Dr. Jan Kippax talks with his attorneys, James Belleau and Adam Lee, far right, during a 2017 dental hearing. Daryn Slover/Sun Journal file photo

Dr. Jan Kippax, a Lewiston oral surgeon, argued in a court filing Tuesday that the Maine Board of Dental Practice is engaging in a vendetta against him.

For more than four years, a lawyer for the longtime dentist told the Kennebec County Superior Court, the panel “has pursued a relentless course to publicly tarnish” Kippax’s reputation in the eyes of the public.

Attorney James Belleau asked the court to throw out the reprimand levied against Kippax in March, expunge records related to the complaints the board examined and provide monetary relief to his client for the violation of his constitutional and statutory rights.

The state has not yet responded to Belleau’s brief. But the dental panel’s written decision to reprimand Kippax laid out its rationale for taking action in the case of a patient whose lip was disfigured in 2016 during what she thought would be a minor procedure.

The Auburn attorney hired by Kippax said in his brief that the oversight board has consistently shown its bias against his client and failed to apply the law properly to complaints brought against him.

Belleau said Kippax “once again has no other option to seek this court’s assistance in remedying the unfairness and injustice wrought by the board’s continued onslaught on his license” to practice dentistry in Maine.

Kippax, who was reprimanded in 2002, came under fire again in 2017 when 18 complaints against him were made public and his license was briefly suspended pending a hearing to determine his professional fate.

In the end, the board cleared him on every charge but only after it “successfully destroyed his reputation” in the wake of “unabated negative press coverage and the unquestioning broadcast of outlandish accusations,” Belleau said.

Belleau argued that perhaps the worst thing about Kippax’s ongoing saga with regulators is that the board’s “single-minded prosecution” of the cases “has resulted in a veritable hydra of new complaints,” including the one that led to his reprimand this year.

Lewiston oral surgeon Dr. Jan Kippax attends a hearing in 2017. Steve Collins/Sun Journal file photo

Patient A, as she is called in dental board records, would not have filed her complaint had she not read in the newspaper about others who claimed they had problems with Kippax.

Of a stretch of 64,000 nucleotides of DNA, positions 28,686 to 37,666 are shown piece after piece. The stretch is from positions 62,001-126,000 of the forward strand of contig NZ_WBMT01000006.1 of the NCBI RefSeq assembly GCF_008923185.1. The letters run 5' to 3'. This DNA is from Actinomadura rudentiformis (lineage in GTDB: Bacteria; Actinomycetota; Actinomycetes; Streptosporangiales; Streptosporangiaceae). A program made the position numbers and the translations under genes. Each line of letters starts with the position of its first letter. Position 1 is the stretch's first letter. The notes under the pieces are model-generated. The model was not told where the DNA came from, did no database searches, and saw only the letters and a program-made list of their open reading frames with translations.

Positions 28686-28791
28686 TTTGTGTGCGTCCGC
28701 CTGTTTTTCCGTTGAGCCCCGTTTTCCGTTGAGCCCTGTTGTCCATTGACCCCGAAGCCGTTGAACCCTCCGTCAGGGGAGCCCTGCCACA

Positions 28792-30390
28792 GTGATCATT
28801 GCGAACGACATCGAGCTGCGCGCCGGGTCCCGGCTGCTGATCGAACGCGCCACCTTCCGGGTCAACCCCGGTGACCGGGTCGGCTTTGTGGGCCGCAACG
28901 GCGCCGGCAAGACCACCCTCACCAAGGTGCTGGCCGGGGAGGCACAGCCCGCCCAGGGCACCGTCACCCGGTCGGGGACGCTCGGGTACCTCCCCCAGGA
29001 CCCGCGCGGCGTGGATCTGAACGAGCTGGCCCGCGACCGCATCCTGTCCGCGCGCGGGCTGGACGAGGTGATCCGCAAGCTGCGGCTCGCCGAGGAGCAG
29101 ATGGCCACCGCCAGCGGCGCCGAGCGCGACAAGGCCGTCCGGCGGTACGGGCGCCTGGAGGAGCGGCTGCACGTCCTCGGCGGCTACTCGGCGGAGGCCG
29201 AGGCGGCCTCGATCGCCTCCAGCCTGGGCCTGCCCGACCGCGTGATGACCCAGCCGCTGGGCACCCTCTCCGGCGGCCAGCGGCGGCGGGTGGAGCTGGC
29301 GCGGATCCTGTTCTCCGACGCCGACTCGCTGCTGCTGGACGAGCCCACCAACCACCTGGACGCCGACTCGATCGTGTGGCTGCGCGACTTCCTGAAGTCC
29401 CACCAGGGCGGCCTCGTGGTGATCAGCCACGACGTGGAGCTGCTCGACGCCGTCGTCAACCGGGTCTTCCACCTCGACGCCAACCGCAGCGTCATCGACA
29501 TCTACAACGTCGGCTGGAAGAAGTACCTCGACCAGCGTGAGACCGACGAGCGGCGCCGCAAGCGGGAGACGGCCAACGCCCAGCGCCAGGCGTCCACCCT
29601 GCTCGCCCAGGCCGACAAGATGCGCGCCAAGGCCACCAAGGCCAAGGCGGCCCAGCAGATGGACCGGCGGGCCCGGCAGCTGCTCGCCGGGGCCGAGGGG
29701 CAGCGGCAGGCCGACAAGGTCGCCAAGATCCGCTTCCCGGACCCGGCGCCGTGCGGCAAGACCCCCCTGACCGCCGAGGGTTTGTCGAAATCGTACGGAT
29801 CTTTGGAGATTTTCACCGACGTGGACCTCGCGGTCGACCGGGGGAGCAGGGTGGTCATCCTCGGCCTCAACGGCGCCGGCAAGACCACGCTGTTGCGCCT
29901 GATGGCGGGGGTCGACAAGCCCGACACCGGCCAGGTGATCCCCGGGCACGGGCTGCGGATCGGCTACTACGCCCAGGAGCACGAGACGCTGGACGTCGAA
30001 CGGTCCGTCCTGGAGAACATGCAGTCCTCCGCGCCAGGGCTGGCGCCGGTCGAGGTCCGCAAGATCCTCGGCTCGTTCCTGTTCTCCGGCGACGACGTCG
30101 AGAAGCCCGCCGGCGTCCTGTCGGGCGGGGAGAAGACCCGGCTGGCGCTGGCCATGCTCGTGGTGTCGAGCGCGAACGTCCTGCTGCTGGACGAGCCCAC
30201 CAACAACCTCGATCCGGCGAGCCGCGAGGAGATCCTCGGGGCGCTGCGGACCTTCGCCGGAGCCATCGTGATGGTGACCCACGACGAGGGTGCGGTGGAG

In Belleau’s telling, the board wanted to avoid a repeat of its embarrassing failure in earlier cases, which fell apart when, during cross-examination by Belleau, the expert witness hired by the state reversed his opinion about Kippax’s alleged failure to follow the proper standards of care.

“Sheepishly, the board was forced to admit its staff had failed to prove a single violation” of the law during the 2017 hearing that closely examined five chosen cases from among the 18 complaints filed at the time, Belleau said.

This time around, according to Belleau, the board was “desperate not to see the case go the way of its previous failures” so it sought out an expert it could trust, the business partner of an oral surgeon serving on the regulatory panel, Dr. Mark Zajkowski.

Zajkowski did not sit in judgment on Kippax, however. His role in the case was to investigate Patient A’s complaint and assist the Attorney General’s Office in presenting the case to the five members of the board who acted more or less as judges.

Belleau pointed out, though, that two dentists serving on the board had referred patients to the expert on occasion. They said they would be impartial.

Whatever prejudice may or may not have existed in choosing Dr. Killian MacCarthy as an expert witness, his testimony offered at least conflicting information on Kippax’s handling of the patient.

Belleau said MacCarthy ultimately agreed that Kippax treatment of Patient A did not deviate from the required level of care.

That should have killed the case on the spot, he said, since the law mandates that expert testimony must establish that treatment fell short of what’s required.

The board’s written decision said MacCarthy agreed Kippax had fallen short of the standard of care required by a Maine oral surgeon.

But Belleau’s brief said that during the hearing, Dr. Stephen Morse, chairman of the board, said that at the end of his testimony MacCarthy “didn’t feel like it violated the standard of care.”

Belleau said the board was unfazed by the testimony it heard and “proceeded to make up its own standard of care: that being, ostensibly, if it’s a result the board thinks is bad, and it’s done by Dr. Kippax, it must deviate from the standard.”

“That discipline is constitutionally, statutorily and by all measures of fairness and justice, unacceptable,” Belleau said. “It is the product of bias and unlawful process.”

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